Old Fashioned On Purpose

22. How to Preserve Fresh Herbs for Later

September 25, 2019 Jill Winger
Old Fashioned On Purpose
22. How to Preserve Fresh Herbs for Later
Show Notes Transcript

Herbs have always seemed to be hit or miss for me.  While I love the flavor fresh herbs bring to my cooking, I tend to either have more than I know what to do with or none at all.  If you’v ever experienced this problem, this is the episode you’ve been waiting for.  I detail my four favorite methods of preserving herbs for the long haul.  Many of you are likely aware of dried herbs.  While I do cover dried herbs, I dive into three other techniques that are less common but just as effective.  If you want to prepare tasty meals through any season you don’t want to miss this episode.

Some highlights from the episode: 

  • Drying herbs is simple, but is it most effective? 
  • How long dried herbs last 
  • Why ice trays are my secret weapon 

For my complete guide on how to eat like a Farmer even if you live in the city, head to http://www.heritagekitchenhandbook.com right now to get started. 

Speaker 1:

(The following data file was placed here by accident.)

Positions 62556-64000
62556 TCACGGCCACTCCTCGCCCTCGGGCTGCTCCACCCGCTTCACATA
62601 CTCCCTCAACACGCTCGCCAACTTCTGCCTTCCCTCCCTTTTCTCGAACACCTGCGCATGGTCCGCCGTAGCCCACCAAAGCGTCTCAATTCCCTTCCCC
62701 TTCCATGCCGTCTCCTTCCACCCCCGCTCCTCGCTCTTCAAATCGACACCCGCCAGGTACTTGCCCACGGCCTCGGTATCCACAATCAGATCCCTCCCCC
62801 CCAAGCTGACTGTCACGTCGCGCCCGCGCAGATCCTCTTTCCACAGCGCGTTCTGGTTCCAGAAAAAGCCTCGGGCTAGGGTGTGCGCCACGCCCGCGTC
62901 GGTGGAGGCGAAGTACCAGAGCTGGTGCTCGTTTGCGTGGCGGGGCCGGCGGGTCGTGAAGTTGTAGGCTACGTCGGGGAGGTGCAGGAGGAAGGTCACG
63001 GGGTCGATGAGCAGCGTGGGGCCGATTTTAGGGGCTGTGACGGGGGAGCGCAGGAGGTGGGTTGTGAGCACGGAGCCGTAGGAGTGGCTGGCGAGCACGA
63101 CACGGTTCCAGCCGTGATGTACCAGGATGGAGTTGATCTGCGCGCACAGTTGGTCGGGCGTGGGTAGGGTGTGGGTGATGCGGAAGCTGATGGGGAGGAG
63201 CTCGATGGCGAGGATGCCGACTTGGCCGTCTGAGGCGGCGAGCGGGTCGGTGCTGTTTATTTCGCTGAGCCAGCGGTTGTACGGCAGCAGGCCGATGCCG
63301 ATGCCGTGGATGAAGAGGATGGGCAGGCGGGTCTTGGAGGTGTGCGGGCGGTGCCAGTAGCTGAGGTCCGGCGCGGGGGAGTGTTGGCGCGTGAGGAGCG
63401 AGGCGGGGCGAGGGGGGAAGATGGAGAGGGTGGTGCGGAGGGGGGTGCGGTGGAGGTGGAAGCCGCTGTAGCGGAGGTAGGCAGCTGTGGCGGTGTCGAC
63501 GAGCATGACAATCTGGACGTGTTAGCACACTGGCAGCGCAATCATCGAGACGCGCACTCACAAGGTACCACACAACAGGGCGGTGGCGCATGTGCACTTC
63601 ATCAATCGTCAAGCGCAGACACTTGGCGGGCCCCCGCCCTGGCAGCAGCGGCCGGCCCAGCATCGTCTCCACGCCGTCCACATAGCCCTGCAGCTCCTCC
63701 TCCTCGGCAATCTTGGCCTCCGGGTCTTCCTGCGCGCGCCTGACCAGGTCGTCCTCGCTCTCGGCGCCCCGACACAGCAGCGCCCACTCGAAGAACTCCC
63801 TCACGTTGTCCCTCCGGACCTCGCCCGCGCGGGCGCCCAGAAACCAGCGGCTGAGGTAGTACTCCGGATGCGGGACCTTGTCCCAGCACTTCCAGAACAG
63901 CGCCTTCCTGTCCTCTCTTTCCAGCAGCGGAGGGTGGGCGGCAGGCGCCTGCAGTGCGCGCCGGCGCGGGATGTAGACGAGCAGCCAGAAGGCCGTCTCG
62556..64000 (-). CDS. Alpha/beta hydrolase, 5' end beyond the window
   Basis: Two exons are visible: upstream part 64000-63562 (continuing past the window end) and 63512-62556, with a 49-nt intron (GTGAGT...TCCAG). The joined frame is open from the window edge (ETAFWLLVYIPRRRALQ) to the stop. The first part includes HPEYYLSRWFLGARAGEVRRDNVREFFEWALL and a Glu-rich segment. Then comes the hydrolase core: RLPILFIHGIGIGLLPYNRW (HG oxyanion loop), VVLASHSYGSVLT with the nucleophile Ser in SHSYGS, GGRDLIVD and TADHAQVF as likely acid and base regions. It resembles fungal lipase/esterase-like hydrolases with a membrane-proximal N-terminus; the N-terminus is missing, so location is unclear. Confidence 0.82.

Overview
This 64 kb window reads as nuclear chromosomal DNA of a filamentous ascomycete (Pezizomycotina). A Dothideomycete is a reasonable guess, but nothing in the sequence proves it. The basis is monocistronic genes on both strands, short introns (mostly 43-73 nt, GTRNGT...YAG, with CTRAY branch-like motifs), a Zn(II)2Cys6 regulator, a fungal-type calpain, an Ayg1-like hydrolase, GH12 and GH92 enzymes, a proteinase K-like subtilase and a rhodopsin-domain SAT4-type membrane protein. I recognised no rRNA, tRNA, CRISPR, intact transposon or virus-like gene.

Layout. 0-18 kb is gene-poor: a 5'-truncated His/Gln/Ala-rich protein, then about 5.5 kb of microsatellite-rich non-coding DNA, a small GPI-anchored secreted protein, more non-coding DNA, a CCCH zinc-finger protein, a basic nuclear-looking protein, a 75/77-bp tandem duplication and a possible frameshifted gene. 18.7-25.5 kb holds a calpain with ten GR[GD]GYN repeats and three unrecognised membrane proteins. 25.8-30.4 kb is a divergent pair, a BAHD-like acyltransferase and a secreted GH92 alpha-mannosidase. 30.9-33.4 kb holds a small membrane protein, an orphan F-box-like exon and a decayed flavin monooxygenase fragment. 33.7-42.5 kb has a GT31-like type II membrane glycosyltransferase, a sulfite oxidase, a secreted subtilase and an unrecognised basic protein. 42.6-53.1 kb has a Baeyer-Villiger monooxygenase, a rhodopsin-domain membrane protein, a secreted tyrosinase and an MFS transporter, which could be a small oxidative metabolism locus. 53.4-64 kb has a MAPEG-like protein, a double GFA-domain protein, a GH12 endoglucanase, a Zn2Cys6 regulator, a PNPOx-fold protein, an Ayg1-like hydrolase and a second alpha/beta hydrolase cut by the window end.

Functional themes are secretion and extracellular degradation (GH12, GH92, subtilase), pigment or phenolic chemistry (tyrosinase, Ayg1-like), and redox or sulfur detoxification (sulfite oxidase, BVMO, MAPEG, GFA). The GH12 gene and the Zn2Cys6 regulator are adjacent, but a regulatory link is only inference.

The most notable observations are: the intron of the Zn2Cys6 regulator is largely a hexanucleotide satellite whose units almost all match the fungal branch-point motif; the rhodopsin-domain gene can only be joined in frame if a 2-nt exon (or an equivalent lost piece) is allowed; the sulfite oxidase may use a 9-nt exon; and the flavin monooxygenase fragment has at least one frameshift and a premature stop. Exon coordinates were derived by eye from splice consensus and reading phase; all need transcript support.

Welcome to the old fashioned on purpose podcast . There is nothing better than being able to tiptoe barefoot outside, plucking fresh herbs right from your garden and then immediately taking them into the kitchen so you can add them to whatever you have cooking. The flavor is unmatched. However, at least for me, herbs are something that seem to be either feast or famine. I have an obscene amount of fresh parsley or basil or sage or absolutely none at all. And that is why I am diving into my four favorite ways to preserve herbs. In today's episode, I'm guessing at least one or two of these techniques will be new to you. So keep on listening. I am your host Jill Winger, and for the last 10 years I've been helping people who feel disenchanted by modern life. I'll show you how to create the life you really want by learning how to grow your own food and master old fashioned skills. So herbs are something that are an absolute necessity in my kitchen. I cannot cook without them, which is evidenced by the fact if I go to someone's house, like my mother's, mom, I love you, but your herb supply is dismal and I'm trying to make something without some oregano or some garlic or some onions or some sage or basil or thyme, I feel naked without those in the kitchen. It drives me crazy. In my kitchen I have an old antique Coke bottle rack. It's metal and I have it stood up on one end up against the wall and it's next to my oven. So that's where I keep all of my commonly used herbs. Then I have another basket up in my kitchen cupboard that contains my slightly less commonly used herbs but still ones that I might need, you know, on a weekly basis. And then I have a whole nother basket in my pantry of my more rare herbs that I don't use as much. Or sometimes I have stockpiles because I have a fear of running out of oregano or thyme or sage in the middle of a recipe. Safe to say, I'm kind of obsessed. Dried herbs are my stand by for most of the year because let's face it, it's always winter in Wyoming and I can't grow them year round. And the ones at the store are really pricey and just not as good. So I use dried herbs most of all, but in that short window of summer when the herb gardens are producing and everything is lush, it is so amazing to be able to them fresh. Now unfortunately, most of my herbs are pretty fleeting, right? We have a short growing season, so the chives and the sage, I've got to give them props because they last well into fall and start early in the spring. They are definitely the golden children of my herb garden. But the others, they go in and out pretty quick. I've gotten pretty darn handy at learning how to save my homegrown herbs for later. And I wanted to dive into some of my favorite techniques today that go beyond the typical drying because that's the most common one. It works great, but there's other ways to get this done. So let's get started. Okay. So to kick off this list, I do have to acknowledge drying herbs because it's simple. It is not expensive to do this and it's really effective. So there's nothing wrong with drying herbs, whether you're doing that by hanging them in your kitchen, in bunches upside down, or you're drying them in your oven at a very, very low temperature, like 150 degrees Fahrenheit. Or you can even use an actual food dehydrator to get the job done. So I have an Excalibur, which is a really, really amazing model of a food dehydrator, but you can use a cheaper brand as well. Either of those three ways will very effectively and very affordably dry large quantities of herbs after they're dry, you want to crush them up, put them in air tight containers, and that's it. It's pretty easy. Now keep in mind that dried herbs, whether you're getting them from the grocery store or you're drying them yourself, they do lose their potency over time. It's not like they're necessarily going to go bad or rancid, but you might just open that bottle of oregano one day and it just doesn't smell like oregano very much anymore. So you're going to want to plan on using them up between let's say four and six months. Some may last longer, some may start to a decrease in flavor before that. But I'd say that's a pretty safe window. Alright , so number two, this method isn't quite as commonplace as drying , but you can freeze your herbs. Now just sticking a plain herbs into the freezer usually doesn't work out that well. They can get really limp and black when you thaw them out and they're just not very usable. So you will want to change them or put them in something before you stick them in the freezer. My very favorite way to do this is to wash the herbs . Let's say sage for example, cause I have a lot of Sage growing outside. I wash it, I dry it thoroughly, I will mince it up and then I put a tablespoon or so into an ice cube tray. Then on top of the Sage in the ice cube tray, I pour in olive oil just to the top , um, and freeze it in the olive oil. Now the cool thing about this is you pop those cubes out. You can store them in a jar or a baggy after they're frozen, but they make a fantastic starter. Anytime you need a little bit of oil in a pan, whether your sauteed onions or your Browning, some meat or searing a roast, you can start with that oil and those herbs and just going to give a little extra flavor punch. So I use olive oil because I have a lot of it and it's easy since it's liquid. But you can also use coconut oil for this. It's going to be, or most coconut oils are solid at room temperature, so you need to melt it, pour it, and then of course it will solidify in the freezer. But basically any cooking oil will work for this. Or you could also just freeze them in water, which won't be as handy if you wanting to, you know, the oil makes it nice for a recipe starter. But if you're just going to add them to soups or stews, a little bit of water is totally fine. You can also chop them up or make a paste such as a pesto before you freeze them. And I love, love, love doing this with my garden greens. So these aren't herbs necessarily, but when I have an influx of kale or chard or spinach, I will use those to make a pesto. Or sometimes if I'm really lucky, I have a bumper crop of basil and I actually can make legitimate basil pesto, but more often than not I have meager basil and plenty of other things. So it's a really great option for preservation. You'll find the recipe that I use for homemade green pesto in the Prairie homestead cookbook, or you'll also find a version of it on the blog. I have a garlic scape pesto recipe on there. The cool thing is you can take out the garlic scapes and use other leafy greens or herbs in place of that. So pesto is so, so versatile and so easy and it freezes like a dream. Okay, so we have drying, we have freezing in various forms. Then we have number three, herb salt. I feel like this one doesn't get as much recognition, but it's awesome and it lasts for forever. Basically we're taking our fresh herbs, whatever you want, whether it's parsley, dill, mint, oregano, thyme, cilantro, Rosemary, basil , you name it. We are going to chop those up and put them with salt and the salt is going to keep them from going rotten, right? Salt's an amazing preservative. And then we get to have that salt be flavored with the herbs and we can use that salt in all sorts of dishes. I have a post on how to make your own herbs salt on the blog. I'm just going to go through it real quick so you get an idea of how this works. Okay. So after you wash the herbs, you remove the stems. You want to dry them really, really well because we don't want this to end up being a sludge. We want it to be an actual salt. You're going to place the herbs and some coarse salt, coarse sea salt or kosher salt, whatever you have in a food processor and you're just going to pulse it until you have a coarse grind. You don't want to paste, you don't want to puree just a coarse grind. Now if you don't have a food processor, you can still do this in a high powered blender or even just an old knife and cutting board. It's going to take a little bit longer. Um, little more crunchy trying to get everything incorporated with the salt and the herbs. But it will work once you have everything uniform and incorporate it , puts your herbs salt in a glass jar, stick it in the fridge for about a week and let the flavors come together and meld. You can shake it if you think about it to kind of help things mix up. You don't have to. And then you can use this homemade herb salt in any recipe that you can imagine that would benefit from an extra punch of flavor. You know, obviously it's very salty, so start by using it maybe one to one for the salt that's called for in the recipe, but it's really easy. You can rub it on roasts, you can put it in stews, you can put it on chicken before you roast it, you know, whatever you can imagine, it's going to work really, really well . Now, people always ask me how long the herb salt will last in the refrigerator. I think the official answer is about six months. However, my deep dark secret here is I've had jars of herb salt in the refrigerator for a year or two, probably more on the two side, and it's still good. Salt is amazing and as long as it smells good and the herbs don't look nasty or slimy or black, which mine never have, it should last a very, very long time. Okay. My last idea for you to use in preserving your herbs for winter would be to create some sort of infusion . There are lots of ways you can infuse herb flavor into other liquids. A few of the options would be herb infused oils or vinegars, honey, even you could infuse it into sugar. There's lots of ways to get creative with infusions. A great example of this would be the chive vinegar recipe I recently posted on the blog. You use plain old vinegar, you pick the little chive, the purple chive flowers off in the spring when they're prevalent, you soak them in this vinegar solution for a couple of weeks , strain it and all that oniony chive flavor is now in the vinegar and it's incredible for adding to recipes. So vinegar is a really simple option because the acid in it keeps the infusion or the recipes safe, right? Anything that's high acid is has a lower chance of going bad. Now when we're making herb infused oils, that's a little bit trickier because oils can go rancid, especially if we accidentally introduced water into the oil while we're doing this infusion process. So while you will see some recipes online that say, you know, stick your fresh herbs into your oil and let it sit for two months, I would steer clear from that. And just stick with using dried herbs to make your infused oils so you know , dry them first, make sure they're completely devoid of any sort of moisture, then you can use them in all of oil or whatever other sort of cooking oil. You have to make them full of herbal flavor. And sometimes you can do it on the stove top. Other times you can just let it sit in a sunny window sill and make a sun infusion. And that works really, really well. The same goes for honey. You can also take dried herbs and let them soak in honey to give that honey and extra pop of flavor. So there's lots of options and I'm not going to go into every single detail today just because there's lots of variables and different ways to do it, but I just wanted to put it in your awareness that it's a possibility and definitely a really effective way to save your herbal flavors for later. So wrapping it all up. The takeaway I have for you today is that while nothing will beat that amazing flavor of fresh picked herbs from the garden or the farmer's market when it is the dead of winter, you're going to be so glad that you spent a little extra time in the summer or the fall to get creative and preserving those herbs for later. So if you are falling in love with the idea of an old fashioned intentional kitchen full of nourishing food and rich memories, you're going to love my heritage kitchen handbook. I've packed this little ebook full of my very best tricks for cooking and eating like a farmer even if you live in this city and you can grab it for free over at www.heritagekitchenhandbook.com and that is it for today and my friend, if you have just a second, I would be so honored if you would hit subscribe and leave a quick review for this podcast so more people can find it and bring homesteading into their lives. Thanks for listening and I'll catch up with you next time on the old fashioned on purpose podcast.